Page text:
Global market figures show that world output has been declining, and Botswana has been no exception as it has employed austerity measures and significantly reduced spending. Since the 2008 global recession, Minister of Finance Ken Matambo has repeatedly talked about “achieving more with less” which implies that government will reduce the number of contracts/bids that it doles out to businesses. As it is, the government budget is already constrained, which has resulted in fewer projects being implemented, thus fewer opportunities for businesses.
However analysts maintain that government remains the biggest money-spinner because it is the largest consumer of goods and services in the economy. This therefore makes it rather obvious why businesses tend to concentrate on selling their products and services to government. However, this is a dangerous trend because the state budget is susceptible to external shocks, such that most businesses will fail if government doesn’t have money to implement projects.
The e-Gov mirage
ICT is an important platform for efficiency in government, but its potential is yet to be realized. In its response to the 2015 budget speech, BOCCIM cited a few areas that were not “plugged-in” within government, which poses a threat to doing business in Botswana. The major issue was e-Government, the automation of government processes. BOCCIM expressed disappointment that while the e-Gov project was first mooted 10 years ago, it had still not come to fruition.
“BOCCIM is deeply concerned that after almost ten years there has been limited progress in implementing electronic government as a transformational tool for doing business in Botswana. The opportunities that such a game changing tool could bring to the economy continue to be missed,” said BOCCIM.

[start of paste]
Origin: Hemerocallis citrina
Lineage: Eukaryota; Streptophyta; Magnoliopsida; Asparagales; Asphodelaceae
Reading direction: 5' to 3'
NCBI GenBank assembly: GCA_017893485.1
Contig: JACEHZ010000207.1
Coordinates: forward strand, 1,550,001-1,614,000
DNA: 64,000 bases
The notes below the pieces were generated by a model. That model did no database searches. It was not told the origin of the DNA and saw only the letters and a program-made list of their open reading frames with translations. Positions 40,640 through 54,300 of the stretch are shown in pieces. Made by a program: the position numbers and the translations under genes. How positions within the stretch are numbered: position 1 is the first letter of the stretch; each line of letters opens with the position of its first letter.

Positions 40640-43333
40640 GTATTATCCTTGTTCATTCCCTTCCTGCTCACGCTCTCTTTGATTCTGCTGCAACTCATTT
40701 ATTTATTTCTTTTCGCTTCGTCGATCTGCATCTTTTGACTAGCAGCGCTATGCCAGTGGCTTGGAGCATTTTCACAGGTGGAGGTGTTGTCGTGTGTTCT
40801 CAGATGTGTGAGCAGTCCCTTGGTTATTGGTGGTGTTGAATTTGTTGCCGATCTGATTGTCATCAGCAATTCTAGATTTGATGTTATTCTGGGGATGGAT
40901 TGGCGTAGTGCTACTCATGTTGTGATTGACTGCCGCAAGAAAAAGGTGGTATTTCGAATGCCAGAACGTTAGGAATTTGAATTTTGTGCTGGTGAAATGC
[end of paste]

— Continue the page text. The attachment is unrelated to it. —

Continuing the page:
It was a valid concern, given that ICT would avail to businesses tools and information that would enable it to become fully acquainted with all public bodies that could purchase their products and services. Equipped with information, businesses and government will be able to deliver effectively. The lack of such a swift approach to providing public services is a drawback to businesses that seek to position themselves as credible suppliers to government.
Without e-Gov, businesses also miss opportunities to understand how government procurement works, which could assist them to build better business models. The lack of information skews the playing field in that large businesses are able to exploit loopholes because they already have systems in place, leaving small businesses behind.
Delayed processes and payments
The experiences of many businesses in their dealings with government reveal an obvious fact; that government does not do business like the commercial sector. In its attempt to level the playing field, government spends a considerable amount of time preparing bids. In the end, the process of ticking the boxes for businesses competing bids becomes very time consuming as it has to be done with the smallest margin of error. Before they can win a tender and finally get paid, businesses have to go through a series of processes which inhibit their performance capacity and starve them of a positive flow of money. Government also takes too long to pay businesses, which leaves them stuck with a huge opportunity cost.
Because of the unreasonable amount of time that government takes to pay, some businesses are left on the brink of collapse as they are unable to cover operation costs. A shortage of money going in and out of the business weakens its financial strength. To make matters worse, there is very little evidence that government is making any effort to speed up payments to businesses, especially SMEs. However, it was revealed at the recent SMME Pitso that government is working on a project to track delayed payments to SMEs.